Abbildung in dieser Leseprobe nicht enthalten

Figure 2 Onion Model, Brand Personality of Aspirin (Prof. Dr. Pätzmann, 2015)

2.1.2 Brand Touch Points

Within the context of marketing, a “touchpoint” is a point of contact or interaction of a company, its products or services, its brand with the costumer or other related stakeholders(Winters, 2014, p. 33). To analyze the Brand Touchpoints is crucial for a successful business, especially for the concerns of the emotional strategies of Brand Personalities. It captures the different ways, a brand interacts with its customers and stakeholders such as employees, investors and others. It describes the total perception of the brand in order to find out which are the interactions that have maximum impact on customer perception. The latter are the ones, on which the further strategy should focus on. (Elliott et al., 2007, p. 208)

2.2. Corporate Design

The Corporate Design describes the visual appearance of a company and its products or services. It represents the Corporate Identity in terms of visual aspects. The aim is to make customers and all kinds of stakeholders perceive the company as one single unity. Constant factors like logos, typography, colors and symbols are used to make up the Corporate Design of a company. Also products and packaging are part of it and even the architecture of a building can be part of the Corporate Design. It combines all the aspects that give the answer to the question “How can I be regonized in terms of visual perception?” (Gabler Wirtschaftslexikon, 2015)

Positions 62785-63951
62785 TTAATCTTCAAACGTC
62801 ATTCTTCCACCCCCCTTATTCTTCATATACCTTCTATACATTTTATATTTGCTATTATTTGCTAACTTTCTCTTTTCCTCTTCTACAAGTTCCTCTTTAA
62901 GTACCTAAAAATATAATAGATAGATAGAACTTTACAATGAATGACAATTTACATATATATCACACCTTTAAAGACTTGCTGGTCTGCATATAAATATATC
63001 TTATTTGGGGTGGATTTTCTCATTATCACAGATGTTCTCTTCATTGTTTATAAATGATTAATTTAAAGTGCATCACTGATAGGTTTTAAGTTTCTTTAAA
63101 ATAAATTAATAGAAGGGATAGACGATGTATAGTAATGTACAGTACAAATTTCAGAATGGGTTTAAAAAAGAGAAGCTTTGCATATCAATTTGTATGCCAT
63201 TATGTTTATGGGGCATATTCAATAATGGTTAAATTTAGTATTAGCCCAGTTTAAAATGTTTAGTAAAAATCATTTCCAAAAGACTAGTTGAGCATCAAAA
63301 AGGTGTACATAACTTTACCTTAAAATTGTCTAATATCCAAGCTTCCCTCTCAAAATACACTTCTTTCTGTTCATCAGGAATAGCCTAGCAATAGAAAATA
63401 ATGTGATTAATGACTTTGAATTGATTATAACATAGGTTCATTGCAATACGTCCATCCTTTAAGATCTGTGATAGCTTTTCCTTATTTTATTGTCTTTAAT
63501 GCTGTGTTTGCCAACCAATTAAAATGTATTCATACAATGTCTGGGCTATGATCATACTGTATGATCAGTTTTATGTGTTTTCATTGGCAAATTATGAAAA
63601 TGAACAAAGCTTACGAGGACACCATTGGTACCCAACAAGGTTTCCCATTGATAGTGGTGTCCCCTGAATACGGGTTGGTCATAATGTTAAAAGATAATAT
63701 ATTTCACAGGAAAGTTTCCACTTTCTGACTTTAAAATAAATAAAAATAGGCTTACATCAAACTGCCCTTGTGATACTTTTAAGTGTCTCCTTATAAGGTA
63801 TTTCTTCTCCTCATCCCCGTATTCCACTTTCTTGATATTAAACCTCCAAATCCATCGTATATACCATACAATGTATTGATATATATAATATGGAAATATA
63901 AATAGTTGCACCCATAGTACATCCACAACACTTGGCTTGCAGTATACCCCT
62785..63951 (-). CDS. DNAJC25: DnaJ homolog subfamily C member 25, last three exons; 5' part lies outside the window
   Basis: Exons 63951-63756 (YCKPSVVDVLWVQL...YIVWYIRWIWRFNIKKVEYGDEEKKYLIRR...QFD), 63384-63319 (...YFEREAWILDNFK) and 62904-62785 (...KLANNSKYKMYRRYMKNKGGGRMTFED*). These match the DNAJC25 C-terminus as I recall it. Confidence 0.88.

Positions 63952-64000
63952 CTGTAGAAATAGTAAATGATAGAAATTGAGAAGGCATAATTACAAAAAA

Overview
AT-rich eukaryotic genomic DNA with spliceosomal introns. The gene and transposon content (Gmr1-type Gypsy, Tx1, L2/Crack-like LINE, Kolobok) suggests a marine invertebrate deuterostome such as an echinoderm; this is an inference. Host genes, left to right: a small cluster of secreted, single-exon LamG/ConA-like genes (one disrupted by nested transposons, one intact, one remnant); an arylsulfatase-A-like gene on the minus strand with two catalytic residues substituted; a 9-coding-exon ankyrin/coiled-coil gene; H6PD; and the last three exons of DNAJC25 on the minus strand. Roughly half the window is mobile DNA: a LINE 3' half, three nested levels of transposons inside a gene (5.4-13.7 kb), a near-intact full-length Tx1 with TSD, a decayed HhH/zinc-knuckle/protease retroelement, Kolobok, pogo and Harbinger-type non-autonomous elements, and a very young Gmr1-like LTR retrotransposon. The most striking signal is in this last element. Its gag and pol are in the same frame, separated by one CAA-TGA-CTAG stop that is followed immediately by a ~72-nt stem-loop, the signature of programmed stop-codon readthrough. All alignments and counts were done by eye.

2.2.1 Brand Design

As indicated by its name, Brand Design describes the set visual appearances of the brand. It can be seen as a sub-area of the Corporate Design. It is the most important tool when it comes to communicating the firms Brand Visions and Brand Philosophy towards the customers. The aim is to create a Brand Image that is realized, understood, accepted and preferred by the customers. (Linxweiler, 2004, p. 124)


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Should Brand Design using Brand Personality be adapted to the cultural differences of international markets?
University of Applied Sciences Neu-Ulm  (Wirtschaftswissenschaften)
Brand Management
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should, brand, design, personality
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Fe Feltes (Author), 2015, Should Brand Design using Brand Personality be adapted to the cultural differences of international markets?, Munich, GRIN Verlag,